An acting US attorney for the state of Colorado announced a new branch of the Colorado U.S. Attorney’s Office’s Criminal Division aimed at tackling cybercrime with a group of highly trained investigators. Acting U.S. Attorney Bob Troyer set up a six-attorney unit after looking at child exploitation statistics dating back to 2012. They also evaluated other forms of cybercrime dating back to 2014, according to the press release. Troyer named the division “The Cybercrime and National Security Section.” This, of course, is the short form; in full, the new team operates under the “Colorado U.S. Attorney’s Office’s Criminal Division: The Cybercrime and National Security Section.”
Troyer enlisted the help of “several” cybersecurity specialists, a national security cyber coordinator, a national counterterrorism coordinator, and one expert completely new to Colorado’s U.S. attorney’s office. The office created the title “Digital Currency Crimes Coordinator” and filled the position with a Bitcoin specialist. The press release explained that the specialist would “address the emerging threat of criminals using digital currency and dark-net forums to commit serious crime that is difficult to track using traditional investigative techniques.” Internal specialists now deal with digital or internet crimes, including those involving national security, a spokesperson for Colorado’s U.S. Attorney’s Office (USAO) said.
This development allows the department to respond to these types of crimes with “groundbreaking” techniques. Over the last two years, the office increased their cybercrime investigation and prosecution rate by 20 percent. Additionally, since 2014, the Colorado USAO saw a 40 percent rise in child exploitation cases, and online child pornography cases rose the most.
The office also announced that, since 2014, officials prosecuted 16 for bitcoin or other cryptocurrency related crimes. The office has adorations, though. They hope that the new “section” will lead to prosecutions in a vast spread of sectors. The Colorado USAO wants to investigate and prosecute cases that involve “hacking, ransomware, network intrusions, denial of service attacks, economic espionage and trade secret theft,” the PR announced. It continued, “darknet crime, national security cybercrime, counter-proliferation and export-control offenses, digital currency enabled crime, and child exploitation crimes.”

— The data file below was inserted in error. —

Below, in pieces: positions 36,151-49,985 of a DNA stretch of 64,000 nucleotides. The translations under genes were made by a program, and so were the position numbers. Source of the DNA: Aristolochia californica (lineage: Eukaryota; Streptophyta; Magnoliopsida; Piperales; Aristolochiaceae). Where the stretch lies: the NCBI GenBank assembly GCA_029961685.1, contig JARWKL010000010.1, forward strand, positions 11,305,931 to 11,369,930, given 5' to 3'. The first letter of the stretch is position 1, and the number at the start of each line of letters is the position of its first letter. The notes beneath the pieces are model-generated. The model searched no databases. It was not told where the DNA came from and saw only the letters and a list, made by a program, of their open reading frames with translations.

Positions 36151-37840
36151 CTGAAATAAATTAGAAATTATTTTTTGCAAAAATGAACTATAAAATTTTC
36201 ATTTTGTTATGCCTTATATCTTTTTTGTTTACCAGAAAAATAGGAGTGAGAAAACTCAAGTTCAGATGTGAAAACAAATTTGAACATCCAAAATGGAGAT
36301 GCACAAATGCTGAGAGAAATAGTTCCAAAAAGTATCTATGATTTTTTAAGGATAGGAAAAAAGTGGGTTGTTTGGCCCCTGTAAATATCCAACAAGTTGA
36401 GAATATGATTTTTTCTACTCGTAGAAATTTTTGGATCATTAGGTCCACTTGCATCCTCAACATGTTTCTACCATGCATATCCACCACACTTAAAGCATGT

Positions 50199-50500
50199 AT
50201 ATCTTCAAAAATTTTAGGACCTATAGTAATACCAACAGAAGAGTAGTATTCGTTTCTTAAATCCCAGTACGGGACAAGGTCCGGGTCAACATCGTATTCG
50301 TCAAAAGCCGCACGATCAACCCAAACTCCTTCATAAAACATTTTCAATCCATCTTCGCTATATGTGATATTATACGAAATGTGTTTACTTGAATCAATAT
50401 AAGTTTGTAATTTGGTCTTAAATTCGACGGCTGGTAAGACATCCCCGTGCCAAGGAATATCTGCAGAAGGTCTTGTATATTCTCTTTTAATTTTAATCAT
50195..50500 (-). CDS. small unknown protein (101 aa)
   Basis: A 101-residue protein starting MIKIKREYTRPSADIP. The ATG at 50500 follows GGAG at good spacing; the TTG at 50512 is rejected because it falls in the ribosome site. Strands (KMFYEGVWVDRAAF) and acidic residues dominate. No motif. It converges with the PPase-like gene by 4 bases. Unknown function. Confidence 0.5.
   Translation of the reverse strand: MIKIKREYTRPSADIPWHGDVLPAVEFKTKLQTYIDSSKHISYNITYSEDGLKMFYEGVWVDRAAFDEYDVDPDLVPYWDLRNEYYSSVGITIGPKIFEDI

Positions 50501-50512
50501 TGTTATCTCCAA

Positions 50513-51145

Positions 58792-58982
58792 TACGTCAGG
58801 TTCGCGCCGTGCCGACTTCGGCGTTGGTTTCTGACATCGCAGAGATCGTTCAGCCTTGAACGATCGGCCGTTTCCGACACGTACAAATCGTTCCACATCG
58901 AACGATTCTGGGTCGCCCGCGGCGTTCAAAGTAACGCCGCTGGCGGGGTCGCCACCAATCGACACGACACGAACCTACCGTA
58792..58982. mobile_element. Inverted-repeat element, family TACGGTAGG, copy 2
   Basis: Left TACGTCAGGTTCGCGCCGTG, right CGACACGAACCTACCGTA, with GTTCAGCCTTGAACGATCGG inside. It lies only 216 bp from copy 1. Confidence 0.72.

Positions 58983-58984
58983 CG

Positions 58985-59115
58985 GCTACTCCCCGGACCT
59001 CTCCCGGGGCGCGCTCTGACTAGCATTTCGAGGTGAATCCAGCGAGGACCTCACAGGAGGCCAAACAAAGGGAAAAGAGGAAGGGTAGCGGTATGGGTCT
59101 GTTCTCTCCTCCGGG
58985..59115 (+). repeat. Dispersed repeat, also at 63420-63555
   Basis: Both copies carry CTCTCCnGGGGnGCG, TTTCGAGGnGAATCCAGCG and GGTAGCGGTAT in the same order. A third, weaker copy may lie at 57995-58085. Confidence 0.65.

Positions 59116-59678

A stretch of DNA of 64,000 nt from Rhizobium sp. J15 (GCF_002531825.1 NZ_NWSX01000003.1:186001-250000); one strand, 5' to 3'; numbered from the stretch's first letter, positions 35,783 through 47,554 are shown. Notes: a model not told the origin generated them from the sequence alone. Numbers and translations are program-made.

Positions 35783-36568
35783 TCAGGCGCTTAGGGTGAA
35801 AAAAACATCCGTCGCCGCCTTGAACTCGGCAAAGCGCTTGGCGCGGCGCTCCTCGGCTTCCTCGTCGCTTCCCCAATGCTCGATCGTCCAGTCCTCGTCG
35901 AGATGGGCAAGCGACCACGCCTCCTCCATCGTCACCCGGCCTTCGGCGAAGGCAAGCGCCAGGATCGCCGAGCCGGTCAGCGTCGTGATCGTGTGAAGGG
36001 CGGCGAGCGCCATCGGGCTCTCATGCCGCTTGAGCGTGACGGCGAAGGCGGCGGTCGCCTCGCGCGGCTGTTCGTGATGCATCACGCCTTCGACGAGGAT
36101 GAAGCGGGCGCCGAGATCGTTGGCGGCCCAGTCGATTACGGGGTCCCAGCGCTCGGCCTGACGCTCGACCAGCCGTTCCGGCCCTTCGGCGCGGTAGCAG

The mention of darknet, national security, and Bitcoin in a press release by law enforcement strikingly resembled the Interpol announcement in 2016. Interpol teamed up with the Basel Institute on Governance to “gather, analyse, and exchange non-operational information regarding the use of digital currencies as a means of money laundering, and the investigation and recovery of proceeds of crime stored in the same form.” Both Interpol and the Basel Institute on Governance let Europol in on their partnership despite Europol’s shaky stance on the subject.
Just weeks ago, the groups joined forces at a convention dedicated to discussing their concerns about Bitcoin and similar cryptocurrencies.
Countries, states, and now an entire branch of a state attorney’s office believe that Bitcoin, terrorism, and the darknet are intrinsically linked. If the link is in existence, the government has kept citizens in the dark about it. Unless they count using Orbot, Android’s Tor, as an illegal activity, there is an enormous lack of proof and a massive push to criminalize Bitcoin. The Colorado U.S. Attorney’s Office made a move that other offices and branches of government will soon follow.
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